Continuous variables are presented as mean and standard deviation. Categorical variables are presented as frequency and percentage. Continuous variables in 2 groups were compared using Student’s t-test, and categorical variables were compared using the chi-square test. In addition, comparisons of area under the curve (AUC) were used to assess the predictive ability for POF. P values less than 0.05 were considered statistically significant, and all statistical analyses were performed using SPSS software, version 18.0 (SPSS Inc., Chicago, IL).

Results

Patient characteristics

A total of 243 patients were enrolled (Table 1). The etiologies of acute pancreatitis were gallstone (n = 134) and alcohol (n = 109). Mean age was higher in the gallstone AP group, whereas the male-to-female ratio and proportion of smokers were lower. We found no significant difference in body mass index or proportion of patients with diabetes mellitus in the two groups. Hypertension and liver cirrhosis were more frequent in patients with alcoholic AP than in those with gallstone AP. According to the Atlanta classification, more patients with moderately severe and severe pancreatitis were classified into the alcoholic AP group. Mean Ranson and BISAP scores on admission did not differ between gallstone and alcoholic AP, but mean CTSI was significantly higher in the gallstone AP group. The mean duration of hospital stay did not differ between the two groups. However, the number of admissions to the intensive care unit (ICU) and mortality were significantly higher in the alcoholic AP group.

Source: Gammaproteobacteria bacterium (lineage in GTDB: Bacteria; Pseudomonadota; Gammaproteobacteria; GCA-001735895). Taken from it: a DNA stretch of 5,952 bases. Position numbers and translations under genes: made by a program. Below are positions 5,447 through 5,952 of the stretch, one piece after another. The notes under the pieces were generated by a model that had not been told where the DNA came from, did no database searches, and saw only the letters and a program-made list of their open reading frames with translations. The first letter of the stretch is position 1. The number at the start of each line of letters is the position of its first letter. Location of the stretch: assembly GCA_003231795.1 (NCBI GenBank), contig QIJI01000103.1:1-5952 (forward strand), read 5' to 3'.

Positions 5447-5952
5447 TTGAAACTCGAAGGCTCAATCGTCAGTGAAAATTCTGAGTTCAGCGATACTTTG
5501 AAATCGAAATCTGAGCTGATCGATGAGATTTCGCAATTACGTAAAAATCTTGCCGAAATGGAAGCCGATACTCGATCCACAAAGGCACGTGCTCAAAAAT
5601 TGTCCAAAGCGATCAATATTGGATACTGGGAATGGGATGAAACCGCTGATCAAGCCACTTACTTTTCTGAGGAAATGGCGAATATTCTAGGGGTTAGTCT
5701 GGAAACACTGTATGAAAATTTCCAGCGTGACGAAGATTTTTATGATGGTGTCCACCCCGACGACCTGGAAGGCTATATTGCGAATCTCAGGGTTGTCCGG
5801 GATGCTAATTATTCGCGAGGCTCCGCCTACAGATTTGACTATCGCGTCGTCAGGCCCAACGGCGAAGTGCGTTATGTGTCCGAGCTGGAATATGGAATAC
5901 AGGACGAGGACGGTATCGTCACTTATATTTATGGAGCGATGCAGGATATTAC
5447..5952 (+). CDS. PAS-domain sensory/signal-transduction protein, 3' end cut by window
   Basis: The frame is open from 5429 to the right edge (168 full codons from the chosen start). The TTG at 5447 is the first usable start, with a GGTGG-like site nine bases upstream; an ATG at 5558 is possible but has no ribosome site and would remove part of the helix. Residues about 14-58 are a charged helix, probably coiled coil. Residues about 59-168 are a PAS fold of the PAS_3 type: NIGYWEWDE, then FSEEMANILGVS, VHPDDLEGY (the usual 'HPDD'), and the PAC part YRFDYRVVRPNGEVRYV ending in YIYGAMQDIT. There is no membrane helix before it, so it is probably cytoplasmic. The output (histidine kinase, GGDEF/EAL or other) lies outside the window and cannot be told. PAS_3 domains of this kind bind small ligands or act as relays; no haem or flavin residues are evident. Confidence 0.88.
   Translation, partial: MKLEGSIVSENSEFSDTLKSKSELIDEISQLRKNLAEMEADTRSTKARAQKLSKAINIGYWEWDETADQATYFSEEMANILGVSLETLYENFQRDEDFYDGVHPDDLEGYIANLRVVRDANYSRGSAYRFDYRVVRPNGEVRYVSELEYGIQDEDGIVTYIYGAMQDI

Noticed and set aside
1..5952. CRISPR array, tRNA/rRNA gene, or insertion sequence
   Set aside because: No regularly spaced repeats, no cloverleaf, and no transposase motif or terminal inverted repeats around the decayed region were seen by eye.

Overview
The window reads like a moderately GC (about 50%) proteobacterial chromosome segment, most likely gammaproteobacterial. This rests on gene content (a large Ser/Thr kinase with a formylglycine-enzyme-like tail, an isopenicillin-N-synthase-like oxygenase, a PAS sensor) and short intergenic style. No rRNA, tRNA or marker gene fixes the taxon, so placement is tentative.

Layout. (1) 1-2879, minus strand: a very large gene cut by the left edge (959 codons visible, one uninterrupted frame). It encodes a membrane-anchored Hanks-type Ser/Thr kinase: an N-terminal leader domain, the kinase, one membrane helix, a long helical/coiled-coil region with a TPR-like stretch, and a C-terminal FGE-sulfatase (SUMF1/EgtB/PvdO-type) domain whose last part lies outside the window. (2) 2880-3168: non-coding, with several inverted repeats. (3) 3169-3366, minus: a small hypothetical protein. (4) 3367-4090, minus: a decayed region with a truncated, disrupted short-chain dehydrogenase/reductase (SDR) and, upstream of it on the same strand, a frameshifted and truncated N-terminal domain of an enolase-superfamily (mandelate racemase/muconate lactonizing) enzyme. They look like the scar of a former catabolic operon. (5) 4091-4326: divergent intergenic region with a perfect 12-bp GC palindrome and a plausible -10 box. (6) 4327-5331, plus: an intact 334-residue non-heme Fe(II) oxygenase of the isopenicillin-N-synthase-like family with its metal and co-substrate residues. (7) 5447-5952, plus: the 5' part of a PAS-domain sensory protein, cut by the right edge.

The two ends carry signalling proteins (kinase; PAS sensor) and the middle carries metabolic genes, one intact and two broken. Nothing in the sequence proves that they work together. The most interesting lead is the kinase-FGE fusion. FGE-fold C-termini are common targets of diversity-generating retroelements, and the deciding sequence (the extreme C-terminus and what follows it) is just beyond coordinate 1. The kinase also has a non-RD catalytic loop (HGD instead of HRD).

Table 1

Baseline Characteristics

Characteristics

Overall (N = 243)

Gallstone (N = 134)

Alcohol (N = 109)

P value

Age (year)

59.3 ± 17.9

66.3 ± 17.2

50.8 ± 14.8

< 0.001

Sex (male)

166 (68.3%)

72 (53.7%)

94 (86.2%)

< 0.001

Smoking

114 (46.9%)

37 (27.6%)

77 (70.6%)

< 0.001

BMI (kg/m2)

23.8 ± 3.9

24 ± 3.4

23.7 ± 4.4

0.591

Diabetes mellitus

62 (25.5%)

35 (26.1%)

27 (24.8%)

0.810

Hypertension

85 (35%)

56 (41.8%)

29 (26.6%)

0.014

Liver cirrhosis

21 (8.6%)

7 (5.2%)

14 (12.8%)

0.036

Atlanta classification

< 0.001

 Mild

161 (66.3%)

107 (79.9%)

54 (49.5%)

 

 Moderately severe

57 (23.5%)

21 (15.7%)

36 (33%)

 

 Severe

25 (10.3%)

6 (4.5%)

19 (17.4%)

 

Scoring systems

 Ranson

2.4 ± 1.7

2.4 ± 1.5

2.4 ± 1.8

0.998

 CTSI

1.9 ± 1.7

1.2 ± 1.3

2.6 ± 1.8

< 0.001

 BISAP

1.3 ± 1.1

1.2 ± 1.1